Lethabo Power Station
Construction of the Power Giant of the Vaal Triangle started in 1980. The station was built on 11 000 concrete piles which were sunk 25 metres deep to alleviate the heaving clay problem after some 190 000 bluegum trees were removed during site clearing. The first of its 6 x 618 MW generating sets went into commercial operation in December of 1985. The station became fully operational in December of 1990. It has the capacity to generate 3708 MW, and at full load, Lethabo’s generating sets consume approximately 40 000 tons of coal per day, at the same time producing close to 16 000 tons of ash. The Lethabo power station is currently expected to operate until 2037, although the actual life of the power station depends on its economic viability in the future.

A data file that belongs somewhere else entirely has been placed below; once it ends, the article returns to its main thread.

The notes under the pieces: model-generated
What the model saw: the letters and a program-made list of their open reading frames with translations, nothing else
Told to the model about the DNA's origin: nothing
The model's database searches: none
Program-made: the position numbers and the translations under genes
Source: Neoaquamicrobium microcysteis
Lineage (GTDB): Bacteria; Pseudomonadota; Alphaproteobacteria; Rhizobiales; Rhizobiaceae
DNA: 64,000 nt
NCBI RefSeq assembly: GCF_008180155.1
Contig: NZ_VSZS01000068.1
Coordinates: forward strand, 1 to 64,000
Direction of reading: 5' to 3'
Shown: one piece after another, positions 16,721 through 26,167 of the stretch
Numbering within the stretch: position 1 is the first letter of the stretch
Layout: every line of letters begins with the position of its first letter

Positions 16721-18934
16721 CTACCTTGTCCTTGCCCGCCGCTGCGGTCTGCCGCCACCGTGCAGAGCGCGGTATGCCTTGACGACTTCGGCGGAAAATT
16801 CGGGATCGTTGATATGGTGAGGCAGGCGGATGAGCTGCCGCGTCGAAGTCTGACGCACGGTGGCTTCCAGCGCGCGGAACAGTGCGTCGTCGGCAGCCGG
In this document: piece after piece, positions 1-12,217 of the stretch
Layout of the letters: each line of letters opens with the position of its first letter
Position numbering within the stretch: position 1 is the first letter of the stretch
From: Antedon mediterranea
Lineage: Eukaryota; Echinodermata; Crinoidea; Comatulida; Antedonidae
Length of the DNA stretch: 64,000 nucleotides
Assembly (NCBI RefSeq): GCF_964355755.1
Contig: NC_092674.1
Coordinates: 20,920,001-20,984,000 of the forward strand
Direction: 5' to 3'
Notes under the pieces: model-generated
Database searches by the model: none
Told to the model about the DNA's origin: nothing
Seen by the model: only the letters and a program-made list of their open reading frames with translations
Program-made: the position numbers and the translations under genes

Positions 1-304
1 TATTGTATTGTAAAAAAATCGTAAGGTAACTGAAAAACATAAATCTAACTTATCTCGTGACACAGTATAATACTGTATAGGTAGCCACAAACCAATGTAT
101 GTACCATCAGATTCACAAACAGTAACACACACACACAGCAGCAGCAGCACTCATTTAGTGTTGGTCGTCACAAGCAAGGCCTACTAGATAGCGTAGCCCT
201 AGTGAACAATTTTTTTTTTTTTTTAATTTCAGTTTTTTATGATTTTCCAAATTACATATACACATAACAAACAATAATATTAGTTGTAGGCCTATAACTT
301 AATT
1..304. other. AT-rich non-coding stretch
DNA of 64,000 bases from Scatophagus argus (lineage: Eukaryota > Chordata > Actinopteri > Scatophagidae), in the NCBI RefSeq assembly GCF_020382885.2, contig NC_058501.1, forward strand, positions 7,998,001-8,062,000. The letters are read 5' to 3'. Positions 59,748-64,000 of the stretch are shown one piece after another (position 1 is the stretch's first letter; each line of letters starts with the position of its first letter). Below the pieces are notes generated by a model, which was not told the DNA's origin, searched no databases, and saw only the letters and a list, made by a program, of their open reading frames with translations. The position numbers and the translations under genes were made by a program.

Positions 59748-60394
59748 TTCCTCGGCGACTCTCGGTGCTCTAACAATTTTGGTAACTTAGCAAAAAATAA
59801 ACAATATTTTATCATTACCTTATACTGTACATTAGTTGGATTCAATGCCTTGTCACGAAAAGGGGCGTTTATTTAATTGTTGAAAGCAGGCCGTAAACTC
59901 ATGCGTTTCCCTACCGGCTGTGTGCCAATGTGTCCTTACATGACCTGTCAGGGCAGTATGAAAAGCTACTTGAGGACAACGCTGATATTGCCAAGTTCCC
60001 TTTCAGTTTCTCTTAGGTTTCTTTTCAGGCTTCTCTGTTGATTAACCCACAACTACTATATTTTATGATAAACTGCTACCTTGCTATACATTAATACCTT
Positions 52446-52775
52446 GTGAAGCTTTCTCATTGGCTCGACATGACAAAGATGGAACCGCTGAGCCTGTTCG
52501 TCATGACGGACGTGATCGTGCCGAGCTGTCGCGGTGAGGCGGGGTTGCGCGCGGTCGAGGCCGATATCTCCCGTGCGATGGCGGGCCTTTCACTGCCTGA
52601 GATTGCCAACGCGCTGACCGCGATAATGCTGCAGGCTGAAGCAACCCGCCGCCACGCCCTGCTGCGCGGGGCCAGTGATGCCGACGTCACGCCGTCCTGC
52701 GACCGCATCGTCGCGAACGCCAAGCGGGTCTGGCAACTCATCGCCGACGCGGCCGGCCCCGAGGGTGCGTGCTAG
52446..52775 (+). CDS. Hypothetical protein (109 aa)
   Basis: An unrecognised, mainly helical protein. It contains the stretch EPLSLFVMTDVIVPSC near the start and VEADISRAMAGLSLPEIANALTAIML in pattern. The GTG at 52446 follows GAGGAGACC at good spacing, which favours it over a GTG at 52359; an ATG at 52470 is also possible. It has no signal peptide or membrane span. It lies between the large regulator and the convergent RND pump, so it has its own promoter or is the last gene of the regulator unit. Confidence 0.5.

Lethabo holds the distinction of being the only power station in the world capable of burning a low grade coal. The coal, which has a calorific value generally in the range of 15 to 16 MJ/kg, is supplied from the Anglo Coal’s nearby New Vaal Colliery. The unusually low quality of the coal means that it also has a very high ash content of up to 42%. In keeping with national environmental legislation, electrostatic precipitators, the largest of their kind in the world, have been installed at Lethabo. The precipitators remove 99.8% of the fly ash present in the gases that are released through the smokestacks. The cement industry uses the ash as a cement extender, thus reducing the water demand of a concrete mix. Almost 250 000 tons of ash from the Lethabo Power Station was exported to Lesotho for the Katse Dam project.